Isatu clung to a small group of friends, who stuck together for fear of the groups of older men who worked the dump, threatening them when they infringed too much on their own earnings from the dump.

‘It was not really too good at the dump site,’ Isatu she added, with the characteristic understatement of the Krio language.

And so it could have gone on, for all of these girls, if they hadn’t been noticed by social workers working with the charity Street Child.

Now, instead of spending their days on the dump, the younger girls are all in school – thanks to the help their parents and carers got setting up new businesses, taking them away from the dump.

It is a tried and tested method: more than 7,000 families were helped to set up a small business in 2015, with the vast majority now supporting their children through school.

‘When we send a child to school, that is an income lost,’ explained Sia. ‘The families need something to replace that.’

So Fatu and Isata were set up with a grant, allowing them to set up their own small businesses – as well as a little bit of training on things like ‘not to sell umbrellas in the dry season’, as well as how to save.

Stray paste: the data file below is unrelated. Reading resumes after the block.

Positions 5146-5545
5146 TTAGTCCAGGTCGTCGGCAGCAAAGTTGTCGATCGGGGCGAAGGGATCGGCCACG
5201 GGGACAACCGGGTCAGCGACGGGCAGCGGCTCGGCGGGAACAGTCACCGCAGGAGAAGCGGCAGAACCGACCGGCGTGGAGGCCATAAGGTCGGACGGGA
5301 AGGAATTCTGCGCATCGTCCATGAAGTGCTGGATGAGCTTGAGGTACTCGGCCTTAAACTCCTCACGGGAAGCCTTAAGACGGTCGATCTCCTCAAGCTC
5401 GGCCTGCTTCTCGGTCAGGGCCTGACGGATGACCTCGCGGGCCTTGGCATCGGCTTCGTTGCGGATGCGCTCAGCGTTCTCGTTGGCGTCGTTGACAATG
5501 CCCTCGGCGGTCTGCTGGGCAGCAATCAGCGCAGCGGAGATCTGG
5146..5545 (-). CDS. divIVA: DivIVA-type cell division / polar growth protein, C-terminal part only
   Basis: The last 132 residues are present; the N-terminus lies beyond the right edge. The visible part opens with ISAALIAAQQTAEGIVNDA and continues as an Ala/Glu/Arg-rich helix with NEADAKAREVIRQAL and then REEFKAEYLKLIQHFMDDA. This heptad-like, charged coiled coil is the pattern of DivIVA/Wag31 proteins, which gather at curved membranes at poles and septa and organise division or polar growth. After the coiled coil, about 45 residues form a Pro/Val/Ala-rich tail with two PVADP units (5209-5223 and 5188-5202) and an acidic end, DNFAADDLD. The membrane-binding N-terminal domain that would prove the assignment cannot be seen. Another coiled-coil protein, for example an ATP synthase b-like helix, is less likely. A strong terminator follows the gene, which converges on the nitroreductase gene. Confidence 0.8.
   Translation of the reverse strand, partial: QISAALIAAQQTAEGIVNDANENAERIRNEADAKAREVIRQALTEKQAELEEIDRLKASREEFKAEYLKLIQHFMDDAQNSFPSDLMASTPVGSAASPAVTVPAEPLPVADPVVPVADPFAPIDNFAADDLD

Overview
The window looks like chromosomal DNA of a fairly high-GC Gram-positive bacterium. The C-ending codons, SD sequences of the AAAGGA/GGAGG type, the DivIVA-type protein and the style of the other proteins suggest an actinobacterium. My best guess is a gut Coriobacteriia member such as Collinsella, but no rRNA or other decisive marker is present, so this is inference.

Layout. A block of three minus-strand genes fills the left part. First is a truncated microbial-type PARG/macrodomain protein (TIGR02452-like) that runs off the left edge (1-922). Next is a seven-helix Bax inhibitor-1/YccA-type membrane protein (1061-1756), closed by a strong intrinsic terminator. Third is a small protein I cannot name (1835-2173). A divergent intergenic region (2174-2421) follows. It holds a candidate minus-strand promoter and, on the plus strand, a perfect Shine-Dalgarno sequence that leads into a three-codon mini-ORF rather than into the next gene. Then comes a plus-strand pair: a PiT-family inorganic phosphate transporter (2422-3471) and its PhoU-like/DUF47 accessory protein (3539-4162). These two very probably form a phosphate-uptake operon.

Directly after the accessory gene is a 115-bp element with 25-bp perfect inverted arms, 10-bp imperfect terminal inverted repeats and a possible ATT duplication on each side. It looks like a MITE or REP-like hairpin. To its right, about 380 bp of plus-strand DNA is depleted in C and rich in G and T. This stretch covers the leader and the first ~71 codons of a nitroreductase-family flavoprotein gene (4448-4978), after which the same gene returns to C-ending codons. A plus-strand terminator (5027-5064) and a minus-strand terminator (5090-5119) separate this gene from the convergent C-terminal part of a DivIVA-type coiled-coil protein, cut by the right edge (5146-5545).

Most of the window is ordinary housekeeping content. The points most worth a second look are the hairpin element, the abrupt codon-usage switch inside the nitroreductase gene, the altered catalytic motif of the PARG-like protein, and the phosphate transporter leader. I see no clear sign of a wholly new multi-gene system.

Women like Fatu set up movable businesses, selling whatever is in season – or what is popular that week – while Isata sells fried food around the neighbourhood.

Both are making far more than they ever did on the dump: both are fiercely proud of what they have built so far.

And for the next year – until their businesses are properly established – their children will be supported in school by Street Child. After that, it is hoped they will be able to support them themselves, like so many before them.

Isatu, she has her sights set on a future as far away from the dump in Sierra Leone as she could possibly get.

‘I saw a film where a woman was very poor and dreamed of becoming an air hostess,’ she told MailOnline. ‘And she did it.

‘Now I want to be an air hostess. I want to fly to London and Australia – far away.’

The sisters beam with pride as they show off their uniforms, listing their favourite subjects.